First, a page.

Applies to the 'setting aside' of places (or less commonly, a person) for a special and sacred purpose
Dedication, a term which, though sometimes used of persons who are consecrated to God‘s service, is more properly applied to the “setting aside” of places for a special and sacred purpose (cf. Hastings, Dict. of the Bible). The Christian, indeed, believes that God is everywhere and that the Divine Immensity fills all space; but this faith does not exclude the idea of reserving a special spot in which the creature may hold communion with his Creator and worship Him. That the setting aside of this hallowed place was ever done with a certain show and ceremony is evident from the examples of Jacob (Gen., xxviii, 18), of Moses (Lev., viii, 10), and above all, of Solomon (III Kings, viii). This precedent of the Old Law was too obvious to be overlooked in the New, and we may be sure that the modern custom was consecrated by Apostolic usage. In a fragment of a martyrology ascribed to St. Jerome (cf. D’Achery, Spicilegium IV) this passage occurs: “Romae dedicatio primae Ecclesiae a beato Petro constructie et consecratae”. It is not strange, however, that owing to the persecutions of the first three centuries, references to the dedication of churches are extremely rare. The first authentic accounts of this kind are furnished by Eusebius (Hist. Eccl., X, iii, iv; De Vita Const., IV, xliii, in P.G., XX), and Sozomen (Hist. Eccl., II, xxvi in P.G., XLVII) in regard to the cathedral of Tyre (314) and Constantine’s church at Jerusalem. The well-known historical document entitled “Peregrinatio Silviae” (Etheria) has a full description of the celebration of the dedicatory festival of the church of Jerusalem as it was witnessed by our pilgrim-authoress in the fourth century (cf. Cabrol, Livre de la priere antique, p. 311). Here it will suffice to emphasize, in connection with the dedication of churches, (I) the ritual employed, (2) the minister, (3) necessity and effects, and (4) festival and its days.
1. In the beginning the dedication ceremony was very simple. A letter of Pope Vigilius to the Bishop of Bracara (538) states: “Consecrationem cujuslibet ecclesiae, in qua non ponuntur sanctuaria (reliquiae) celebritatem tantum scimus esse missarum” (We know that the consecration of any church in which shrines (relics) are not placed consists merely in the celebration of Masses). That the primitive ceremonial consisted mainly in the celebration of Mass, where there were no relics, is also shown from the old “Ordines Romani” (cf. Mabillon, “Museum Italicum”, II, in P.L., LXXVIII, 857). Where relics were used the ceremony of translating and depositing them under the altar formed a notable feature of the dedication rite (cf. “Ordo of St. Amand” in Duchesne, “Christian Worship“, London, 1903, Appendix; “Ordo of Verona” in Bianchini, ed., “Lib. Pont.”, III). The first complete formulary is found in the Gelasian Sacramentary (in P.L., LXXIV), which embodies the Roman liturgical usages of the seventh century. Here the rite consists of prayers, sprinklings with holy water, and blessings. So quickly, however, was this ritual elaborated that in the ninth century it attained the completeness which it enjoys at the present time (cf. the eighth-century “Liber Sacramentorum” in P.L., LXXVIII; “Ordines Romani“, ed. Martene, “De Ant. Eccl. Rit.”, III; Daniel, “Cod. Lit.”, I). The modern dedicatory ceremonial assumes two forms according as a church is simply blessed or solemnly consecrated. In the former case the function consists of prayers, sprinklings of holy water, and Mass (cf. Roman Ritual; Schulte, “Benedicenda”, p. 155, etc.). The solemn rite of consecration is described in the article Consecration.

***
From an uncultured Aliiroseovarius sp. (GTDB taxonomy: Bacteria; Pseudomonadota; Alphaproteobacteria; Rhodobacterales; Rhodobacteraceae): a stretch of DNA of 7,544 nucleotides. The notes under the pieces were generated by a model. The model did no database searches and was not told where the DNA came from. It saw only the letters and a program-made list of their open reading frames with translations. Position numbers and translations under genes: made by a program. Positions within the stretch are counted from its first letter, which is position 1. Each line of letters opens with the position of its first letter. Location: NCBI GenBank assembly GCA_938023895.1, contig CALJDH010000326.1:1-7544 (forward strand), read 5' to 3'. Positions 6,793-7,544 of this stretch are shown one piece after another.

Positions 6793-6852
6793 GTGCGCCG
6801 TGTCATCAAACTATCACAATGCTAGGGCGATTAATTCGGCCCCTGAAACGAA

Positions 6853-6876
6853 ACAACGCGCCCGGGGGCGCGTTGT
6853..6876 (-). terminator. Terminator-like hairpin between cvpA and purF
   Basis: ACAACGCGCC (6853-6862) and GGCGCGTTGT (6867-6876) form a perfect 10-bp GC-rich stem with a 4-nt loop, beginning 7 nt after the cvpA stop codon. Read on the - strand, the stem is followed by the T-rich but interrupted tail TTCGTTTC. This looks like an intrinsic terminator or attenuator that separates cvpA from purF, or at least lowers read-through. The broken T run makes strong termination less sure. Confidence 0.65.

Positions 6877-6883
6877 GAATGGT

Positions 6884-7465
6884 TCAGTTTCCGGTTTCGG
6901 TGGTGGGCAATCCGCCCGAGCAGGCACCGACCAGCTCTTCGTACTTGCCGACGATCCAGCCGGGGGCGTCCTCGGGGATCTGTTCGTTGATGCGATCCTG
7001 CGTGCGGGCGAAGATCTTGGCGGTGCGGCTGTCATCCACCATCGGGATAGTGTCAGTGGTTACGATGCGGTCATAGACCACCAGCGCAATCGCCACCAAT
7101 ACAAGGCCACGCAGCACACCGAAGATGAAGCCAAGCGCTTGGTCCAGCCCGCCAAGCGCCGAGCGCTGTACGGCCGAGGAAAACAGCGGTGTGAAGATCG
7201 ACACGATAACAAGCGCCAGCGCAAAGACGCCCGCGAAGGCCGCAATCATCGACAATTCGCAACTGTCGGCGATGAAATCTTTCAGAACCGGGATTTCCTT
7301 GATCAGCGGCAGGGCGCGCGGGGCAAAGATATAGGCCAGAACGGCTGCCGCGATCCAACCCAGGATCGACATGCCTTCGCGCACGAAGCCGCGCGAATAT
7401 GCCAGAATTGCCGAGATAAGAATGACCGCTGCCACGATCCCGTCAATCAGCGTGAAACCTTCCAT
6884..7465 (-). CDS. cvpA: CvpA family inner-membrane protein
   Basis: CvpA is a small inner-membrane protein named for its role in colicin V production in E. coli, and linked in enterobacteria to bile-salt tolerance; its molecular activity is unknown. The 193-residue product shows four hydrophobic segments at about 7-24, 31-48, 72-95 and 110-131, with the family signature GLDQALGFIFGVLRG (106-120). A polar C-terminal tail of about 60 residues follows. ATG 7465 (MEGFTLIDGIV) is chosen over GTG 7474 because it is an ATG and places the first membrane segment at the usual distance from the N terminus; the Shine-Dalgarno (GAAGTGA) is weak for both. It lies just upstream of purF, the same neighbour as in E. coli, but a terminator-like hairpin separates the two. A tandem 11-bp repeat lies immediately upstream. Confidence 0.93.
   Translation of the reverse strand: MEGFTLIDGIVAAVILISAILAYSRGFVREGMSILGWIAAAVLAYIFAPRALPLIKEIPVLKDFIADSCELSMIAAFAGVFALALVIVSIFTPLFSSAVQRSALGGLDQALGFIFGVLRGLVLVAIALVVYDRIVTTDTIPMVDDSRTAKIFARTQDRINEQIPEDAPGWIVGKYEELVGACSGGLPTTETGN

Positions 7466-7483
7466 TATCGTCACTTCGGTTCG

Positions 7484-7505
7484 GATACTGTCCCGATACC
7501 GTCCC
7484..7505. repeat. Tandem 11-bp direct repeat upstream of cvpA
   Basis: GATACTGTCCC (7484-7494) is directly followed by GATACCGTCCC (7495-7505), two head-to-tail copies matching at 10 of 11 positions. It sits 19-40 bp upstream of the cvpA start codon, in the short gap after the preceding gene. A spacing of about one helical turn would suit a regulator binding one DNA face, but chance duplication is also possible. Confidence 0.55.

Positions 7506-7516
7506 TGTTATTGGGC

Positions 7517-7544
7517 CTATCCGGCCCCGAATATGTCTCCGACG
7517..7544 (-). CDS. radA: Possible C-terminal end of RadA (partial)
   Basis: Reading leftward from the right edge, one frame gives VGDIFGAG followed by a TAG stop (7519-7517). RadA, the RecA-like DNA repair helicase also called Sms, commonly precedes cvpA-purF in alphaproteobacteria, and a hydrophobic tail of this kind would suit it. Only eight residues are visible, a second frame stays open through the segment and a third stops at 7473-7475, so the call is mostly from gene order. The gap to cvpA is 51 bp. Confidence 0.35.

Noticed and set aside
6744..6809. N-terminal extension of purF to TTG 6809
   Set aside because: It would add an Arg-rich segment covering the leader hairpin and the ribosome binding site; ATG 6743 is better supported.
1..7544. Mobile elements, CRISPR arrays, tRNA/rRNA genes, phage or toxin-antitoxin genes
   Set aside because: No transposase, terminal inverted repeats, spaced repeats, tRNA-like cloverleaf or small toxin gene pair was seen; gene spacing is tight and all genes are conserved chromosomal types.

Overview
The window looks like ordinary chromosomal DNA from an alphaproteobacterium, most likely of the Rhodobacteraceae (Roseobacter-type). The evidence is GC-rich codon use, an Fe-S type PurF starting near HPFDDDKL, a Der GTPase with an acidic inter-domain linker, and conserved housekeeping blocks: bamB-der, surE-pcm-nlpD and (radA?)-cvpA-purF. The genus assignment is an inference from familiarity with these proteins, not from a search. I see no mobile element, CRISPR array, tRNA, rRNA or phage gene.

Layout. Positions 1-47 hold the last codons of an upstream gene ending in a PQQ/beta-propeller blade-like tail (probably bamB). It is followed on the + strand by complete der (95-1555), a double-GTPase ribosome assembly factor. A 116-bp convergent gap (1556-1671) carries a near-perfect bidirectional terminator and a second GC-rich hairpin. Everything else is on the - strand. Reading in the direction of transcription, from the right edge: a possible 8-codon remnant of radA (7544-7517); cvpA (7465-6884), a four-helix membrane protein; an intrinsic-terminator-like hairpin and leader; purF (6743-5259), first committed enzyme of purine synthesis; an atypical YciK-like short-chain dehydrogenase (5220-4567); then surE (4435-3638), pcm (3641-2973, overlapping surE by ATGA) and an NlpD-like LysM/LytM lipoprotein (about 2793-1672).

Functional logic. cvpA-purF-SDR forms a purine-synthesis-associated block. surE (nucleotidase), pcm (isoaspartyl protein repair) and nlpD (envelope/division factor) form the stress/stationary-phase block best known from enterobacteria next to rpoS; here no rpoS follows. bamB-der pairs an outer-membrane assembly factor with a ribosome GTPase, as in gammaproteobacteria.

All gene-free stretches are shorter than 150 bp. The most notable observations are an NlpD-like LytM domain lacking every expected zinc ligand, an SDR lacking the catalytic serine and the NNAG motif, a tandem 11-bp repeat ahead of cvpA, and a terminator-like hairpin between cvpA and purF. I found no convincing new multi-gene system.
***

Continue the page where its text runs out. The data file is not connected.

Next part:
The solemn ceremony of dedication, or consecration is found in the Roman Pontifical and is performed de jure by a bishop (see Consecration). The simpler rite, which is given in the Roman Ritual, is generally reserved to bishops, but may be also undertaken by a priest with episcopal delegation.
All churches, public oratories and semi-public, if destined for Divine worship in per petuum, must be at least blessed before the Sacred Mysteries can be regularly celebrated in them (Cong. of Rites, September, 1871). Purely private or domestic oratories may not be thus dedicated, but simply blessed with the Benedictio loci (cf. Roman Ritual or Missal) on each occasion Mass is said in them. As a rule the principal churches in every district should be consecrated in the solemn manner, but as certain conditions are required for licit consecration that are not always feasible (cf. Irish Ecclesiastical Record, April, 1908, p. 430) the ordinary simple dedication rite is regarded as practically adequate. Both forms render the place sacred, and contribute, as sacramentals, to the sanctification of the faithful, but they differ in this that while a church that is consecrated must, if polluted, be reconciled by a bishop, a church that is simply blessed may be reconciled in similar circumstances by a priest (cf. Roman Ritual).
Another difference in the effects of the two forms of dedication is that a consecrated church is entitled to celebrate each year the anniversary feast of its consecration, which is to be held as a double of the first class with an octave, by all the priests attached to the church. A church that is only blessed has no right to this anniversary feast unless per accidens, that is, when it is included in the special indult granted for the simultaneous celebration of the anniversaries of all the churches in a district or diocese. In this case the Office and Mass must be celebrated in every church, within the limits of the indult independently of their consecration (Cong. of Rites, n. 3863). Though any day may be selected for the dedication of a church, yet the Roman Pontifical suggests those “Sundays and solemn festive days” which admit the dedicatory Office and Mass, as well as the anniversary celebration.